Imagine the scene.
You buy a second-hand laptop using it to, among other things, have secret sexy video chats with your significant other. Unbeknownst to you, naked photos of you are being taken by a company hired to track down the stolen laptop.
This is what has happened to Ohio-based Susan Clements-Jeffrey and her boyfriend.
Absolute Software is in the business of helping people recover their computers. Fair enough. But is taking nude snaps of the person using the stolen laptop a step too far?
U.S. District Judge Walter Rice thinks so, saying that Absolute Software may have violated 52-year-old widow Susan Clements-Jeffery's rights to privacy.
What does the judge have to do with this? Well, Susan is suing Absolute Software.
She is a substitute teacher who reportedly bought the computer from one of her students in 2008 for $60. The student told her it was a gift from his relatives, that he had got a new one, and this one was now for sale.
Turns out the laptop was stolen from Clark County School District in Ohio. They had purchased and installed Absolute Software's theft recovery service - called LoJack - onto their computers, so when the stolen laptop was connected to the internet, LoJack collected the teacher's IP address.
Rather than handing the information over the police to track her down, Absolute Software employee Kyle Magnus reportedly decided to intercept communications, including Susan Clements-Jeffery's saucy video chats.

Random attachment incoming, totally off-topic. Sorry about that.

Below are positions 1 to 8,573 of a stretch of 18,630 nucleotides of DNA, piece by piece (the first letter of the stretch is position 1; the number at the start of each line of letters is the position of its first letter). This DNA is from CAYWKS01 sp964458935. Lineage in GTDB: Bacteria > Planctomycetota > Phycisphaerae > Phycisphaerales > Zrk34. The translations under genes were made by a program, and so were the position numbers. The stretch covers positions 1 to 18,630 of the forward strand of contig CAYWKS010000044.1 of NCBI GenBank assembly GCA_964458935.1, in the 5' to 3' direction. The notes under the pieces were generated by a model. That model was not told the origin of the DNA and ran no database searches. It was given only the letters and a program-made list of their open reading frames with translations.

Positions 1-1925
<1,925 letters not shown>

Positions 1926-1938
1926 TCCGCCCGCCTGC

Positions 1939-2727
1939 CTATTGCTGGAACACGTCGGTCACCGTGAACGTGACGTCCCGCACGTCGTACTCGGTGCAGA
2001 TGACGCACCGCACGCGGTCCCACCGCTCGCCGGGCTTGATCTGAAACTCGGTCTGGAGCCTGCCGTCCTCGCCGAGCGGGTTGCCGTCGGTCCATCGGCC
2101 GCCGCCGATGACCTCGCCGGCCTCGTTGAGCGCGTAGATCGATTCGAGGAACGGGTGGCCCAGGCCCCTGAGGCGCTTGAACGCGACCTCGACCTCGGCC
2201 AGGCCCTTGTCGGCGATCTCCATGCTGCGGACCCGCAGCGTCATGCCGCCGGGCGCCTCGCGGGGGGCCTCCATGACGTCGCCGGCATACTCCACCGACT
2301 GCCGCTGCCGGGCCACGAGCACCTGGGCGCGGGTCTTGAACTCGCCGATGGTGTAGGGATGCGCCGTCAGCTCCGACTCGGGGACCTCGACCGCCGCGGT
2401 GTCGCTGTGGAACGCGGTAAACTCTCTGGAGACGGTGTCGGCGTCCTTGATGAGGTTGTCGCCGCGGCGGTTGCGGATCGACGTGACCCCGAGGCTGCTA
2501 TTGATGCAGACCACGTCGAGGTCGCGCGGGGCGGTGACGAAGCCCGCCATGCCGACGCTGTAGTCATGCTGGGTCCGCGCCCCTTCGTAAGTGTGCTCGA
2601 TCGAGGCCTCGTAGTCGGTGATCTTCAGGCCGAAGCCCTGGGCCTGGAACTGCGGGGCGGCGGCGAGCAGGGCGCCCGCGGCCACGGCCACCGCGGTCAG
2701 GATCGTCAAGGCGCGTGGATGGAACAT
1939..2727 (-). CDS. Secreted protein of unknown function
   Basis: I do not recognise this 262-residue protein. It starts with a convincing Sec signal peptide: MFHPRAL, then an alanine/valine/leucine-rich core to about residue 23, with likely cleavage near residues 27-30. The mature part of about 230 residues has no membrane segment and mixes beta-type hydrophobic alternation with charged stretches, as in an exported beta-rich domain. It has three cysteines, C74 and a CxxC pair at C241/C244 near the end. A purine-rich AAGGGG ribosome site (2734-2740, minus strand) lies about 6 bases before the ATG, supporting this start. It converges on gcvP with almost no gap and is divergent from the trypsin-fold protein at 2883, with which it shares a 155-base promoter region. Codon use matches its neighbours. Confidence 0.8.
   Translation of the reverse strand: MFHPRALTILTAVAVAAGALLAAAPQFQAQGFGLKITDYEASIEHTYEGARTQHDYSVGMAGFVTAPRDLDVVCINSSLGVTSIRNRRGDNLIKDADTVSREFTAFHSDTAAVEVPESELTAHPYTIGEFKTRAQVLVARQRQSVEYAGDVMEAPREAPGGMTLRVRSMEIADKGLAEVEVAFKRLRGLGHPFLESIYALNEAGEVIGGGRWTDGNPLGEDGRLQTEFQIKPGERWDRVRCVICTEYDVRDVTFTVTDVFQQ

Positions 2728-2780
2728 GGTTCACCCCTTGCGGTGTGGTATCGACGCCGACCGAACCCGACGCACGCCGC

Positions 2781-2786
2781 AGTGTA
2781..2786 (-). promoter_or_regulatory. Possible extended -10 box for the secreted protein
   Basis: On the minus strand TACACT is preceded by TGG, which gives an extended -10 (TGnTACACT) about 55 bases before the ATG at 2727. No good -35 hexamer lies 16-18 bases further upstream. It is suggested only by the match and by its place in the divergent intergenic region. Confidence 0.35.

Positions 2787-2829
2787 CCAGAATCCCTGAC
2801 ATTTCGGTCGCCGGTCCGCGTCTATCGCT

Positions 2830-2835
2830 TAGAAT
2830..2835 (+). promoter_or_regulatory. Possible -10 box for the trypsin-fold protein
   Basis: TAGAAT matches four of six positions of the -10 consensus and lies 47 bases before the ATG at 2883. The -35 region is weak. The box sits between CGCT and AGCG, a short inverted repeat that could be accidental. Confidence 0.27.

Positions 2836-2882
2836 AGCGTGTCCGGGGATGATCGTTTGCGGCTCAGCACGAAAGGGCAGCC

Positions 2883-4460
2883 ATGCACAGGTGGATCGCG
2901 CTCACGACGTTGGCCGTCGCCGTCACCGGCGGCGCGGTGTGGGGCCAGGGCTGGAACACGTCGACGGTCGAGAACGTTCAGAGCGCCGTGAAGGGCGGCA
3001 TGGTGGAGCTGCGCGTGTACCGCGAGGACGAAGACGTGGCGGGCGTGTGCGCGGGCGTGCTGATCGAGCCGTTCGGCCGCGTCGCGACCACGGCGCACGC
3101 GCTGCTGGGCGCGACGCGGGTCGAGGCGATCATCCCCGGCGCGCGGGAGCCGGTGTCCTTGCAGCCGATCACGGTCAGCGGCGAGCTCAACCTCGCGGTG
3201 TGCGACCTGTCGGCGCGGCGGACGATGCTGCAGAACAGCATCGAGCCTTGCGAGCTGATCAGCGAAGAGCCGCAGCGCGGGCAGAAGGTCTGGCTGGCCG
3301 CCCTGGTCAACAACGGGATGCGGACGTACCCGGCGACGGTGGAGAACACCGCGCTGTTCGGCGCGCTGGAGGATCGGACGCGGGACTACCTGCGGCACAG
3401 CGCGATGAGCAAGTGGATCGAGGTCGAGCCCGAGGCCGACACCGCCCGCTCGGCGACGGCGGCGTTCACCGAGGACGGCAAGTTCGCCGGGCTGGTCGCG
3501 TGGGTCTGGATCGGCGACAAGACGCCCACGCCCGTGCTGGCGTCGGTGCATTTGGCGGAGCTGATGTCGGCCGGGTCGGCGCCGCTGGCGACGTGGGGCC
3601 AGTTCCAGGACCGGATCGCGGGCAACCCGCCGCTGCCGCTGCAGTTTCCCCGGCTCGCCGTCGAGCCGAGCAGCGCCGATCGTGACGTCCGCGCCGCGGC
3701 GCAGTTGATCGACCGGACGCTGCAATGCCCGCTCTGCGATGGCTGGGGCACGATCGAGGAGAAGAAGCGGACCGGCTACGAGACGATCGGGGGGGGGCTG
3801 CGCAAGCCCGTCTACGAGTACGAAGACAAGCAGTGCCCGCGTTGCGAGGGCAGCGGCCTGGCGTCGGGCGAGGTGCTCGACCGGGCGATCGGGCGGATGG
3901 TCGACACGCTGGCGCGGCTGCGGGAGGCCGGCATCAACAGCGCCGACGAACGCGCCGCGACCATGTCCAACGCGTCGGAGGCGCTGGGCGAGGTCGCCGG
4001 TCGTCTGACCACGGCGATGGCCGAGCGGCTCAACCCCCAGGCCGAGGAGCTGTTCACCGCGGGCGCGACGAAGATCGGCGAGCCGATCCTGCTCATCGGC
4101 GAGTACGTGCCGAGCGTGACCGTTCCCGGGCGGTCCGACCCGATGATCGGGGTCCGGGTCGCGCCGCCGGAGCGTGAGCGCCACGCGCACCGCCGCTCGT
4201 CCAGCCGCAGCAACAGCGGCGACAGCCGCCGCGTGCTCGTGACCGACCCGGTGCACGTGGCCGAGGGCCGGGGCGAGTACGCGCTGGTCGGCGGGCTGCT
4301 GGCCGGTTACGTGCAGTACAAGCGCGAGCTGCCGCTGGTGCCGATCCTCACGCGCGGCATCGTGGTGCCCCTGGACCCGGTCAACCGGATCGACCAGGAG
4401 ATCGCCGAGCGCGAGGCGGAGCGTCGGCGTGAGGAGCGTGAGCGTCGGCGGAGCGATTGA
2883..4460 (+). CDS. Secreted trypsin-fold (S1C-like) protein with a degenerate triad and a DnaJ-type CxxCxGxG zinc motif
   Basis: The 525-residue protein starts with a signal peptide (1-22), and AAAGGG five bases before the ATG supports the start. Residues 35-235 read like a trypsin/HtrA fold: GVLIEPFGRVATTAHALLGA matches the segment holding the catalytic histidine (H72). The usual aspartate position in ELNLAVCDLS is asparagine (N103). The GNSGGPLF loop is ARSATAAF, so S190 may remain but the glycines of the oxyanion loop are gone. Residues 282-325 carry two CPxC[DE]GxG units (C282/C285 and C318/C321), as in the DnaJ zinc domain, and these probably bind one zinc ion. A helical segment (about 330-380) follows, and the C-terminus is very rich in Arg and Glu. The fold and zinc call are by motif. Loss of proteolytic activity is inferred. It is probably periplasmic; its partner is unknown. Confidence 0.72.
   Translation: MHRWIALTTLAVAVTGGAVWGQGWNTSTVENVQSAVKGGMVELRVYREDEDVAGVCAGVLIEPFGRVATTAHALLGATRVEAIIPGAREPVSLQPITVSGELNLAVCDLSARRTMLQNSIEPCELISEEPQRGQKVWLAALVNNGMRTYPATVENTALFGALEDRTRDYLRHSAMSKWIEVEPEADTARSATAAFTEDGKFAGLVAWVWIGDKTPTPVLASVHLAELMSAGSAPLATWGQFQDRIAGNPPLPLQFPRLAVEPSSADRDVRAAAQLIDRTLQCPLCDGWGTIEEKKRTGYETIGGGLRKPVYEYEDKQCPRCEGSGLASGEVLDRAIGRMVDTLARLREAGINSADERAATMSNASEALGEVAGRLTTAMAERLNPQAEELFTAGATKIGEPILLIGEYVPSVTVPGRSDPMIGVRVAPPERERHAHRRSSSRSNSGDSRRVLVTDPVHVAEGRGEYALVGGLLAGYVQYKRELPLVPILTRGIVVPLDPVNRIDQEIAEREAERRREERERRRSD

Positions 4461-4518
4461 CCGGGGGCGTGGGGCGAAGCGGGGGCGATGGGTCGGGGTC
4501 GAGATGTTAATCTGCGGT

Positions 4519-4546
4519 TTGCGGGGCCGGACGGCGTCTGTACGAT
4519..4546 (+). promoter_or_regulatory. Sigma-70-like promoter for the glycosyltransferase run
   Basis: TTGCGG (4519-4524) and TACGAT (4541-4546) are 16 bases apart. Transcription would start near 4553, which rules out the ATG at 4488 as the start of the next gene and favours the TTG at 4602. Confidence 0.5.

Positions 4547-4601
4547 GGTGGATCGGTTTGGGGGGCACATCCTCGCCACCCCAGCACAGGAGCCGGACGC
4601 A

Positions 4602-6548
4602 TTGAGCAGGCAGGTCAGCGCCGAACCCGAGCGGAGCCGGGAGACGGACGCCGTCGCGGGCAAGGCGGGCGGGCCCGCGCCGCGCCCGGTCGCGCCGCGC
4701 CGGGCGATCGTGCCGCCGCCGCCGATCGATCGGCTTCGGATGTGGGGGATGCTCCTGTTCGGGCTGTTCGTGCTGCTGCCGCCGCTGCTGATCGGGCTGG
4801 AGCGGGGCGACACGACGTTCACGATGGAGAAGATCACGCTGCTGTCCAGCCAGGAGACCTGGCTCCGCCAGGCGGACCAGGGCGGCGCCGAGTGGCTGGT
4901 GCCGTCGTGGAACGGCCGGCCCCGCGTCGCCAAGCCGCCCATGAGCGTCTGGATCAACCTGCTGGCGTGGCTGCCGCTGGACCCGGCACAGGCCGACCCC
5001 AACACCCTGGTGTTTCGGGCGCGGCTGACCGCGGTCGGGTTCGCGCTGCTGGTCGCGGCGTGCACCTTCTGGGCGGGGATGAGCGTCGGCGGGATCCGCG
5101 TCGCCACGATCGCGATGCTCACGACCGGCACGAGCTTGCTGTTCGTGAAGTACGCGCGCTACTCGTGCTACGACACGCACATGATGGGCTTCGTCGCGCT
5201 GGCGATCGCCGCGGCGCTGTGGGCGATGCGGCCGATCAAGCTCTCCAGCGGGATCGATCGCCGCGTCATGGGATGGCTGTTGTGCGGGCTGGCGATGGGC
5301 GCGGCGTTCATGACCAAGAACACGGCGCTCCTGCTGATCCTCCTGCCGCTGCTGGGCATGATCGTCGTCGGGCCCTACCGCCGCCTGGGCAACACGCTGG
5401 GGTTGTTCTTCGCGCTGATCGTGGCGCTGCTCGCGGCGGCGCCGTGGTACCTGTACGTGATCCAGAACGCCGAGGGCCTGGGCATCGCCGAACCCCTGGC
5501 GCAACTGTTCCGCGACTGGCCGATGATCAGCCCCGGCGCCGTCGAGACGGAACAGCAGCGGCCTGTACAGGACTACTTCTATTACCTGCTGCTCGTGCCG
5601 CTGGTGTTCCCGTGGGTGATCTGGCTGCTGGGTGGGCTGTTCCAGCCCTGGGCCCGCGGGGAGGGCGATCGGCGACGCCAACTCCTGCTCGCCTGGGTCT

Magnus then forwarded the collected information, including revealing pictures and sexy conversations to a police detective. According to Wired, the cops arrested Susan for receiving stolen property, but charges were soon dismissed.
Susan now is suing the lot of them: Absolute Software, their employee Kyle Magnus, the city of Springfield in Ohio, and the two cops who arrested her (did I mention the cops apparently waved the nude snaps when they first knocked on her door?)
So my take on this? I have no problems with Absolute Software and the cops trying to get the stolen laptop back. Fine. But using saucy pics to embarrass who ended up using the stolen property just screams 'a step too far' to me.
You can read a much more detailed report, written by Kim Zetter, on Wired.Follow @caroletheriault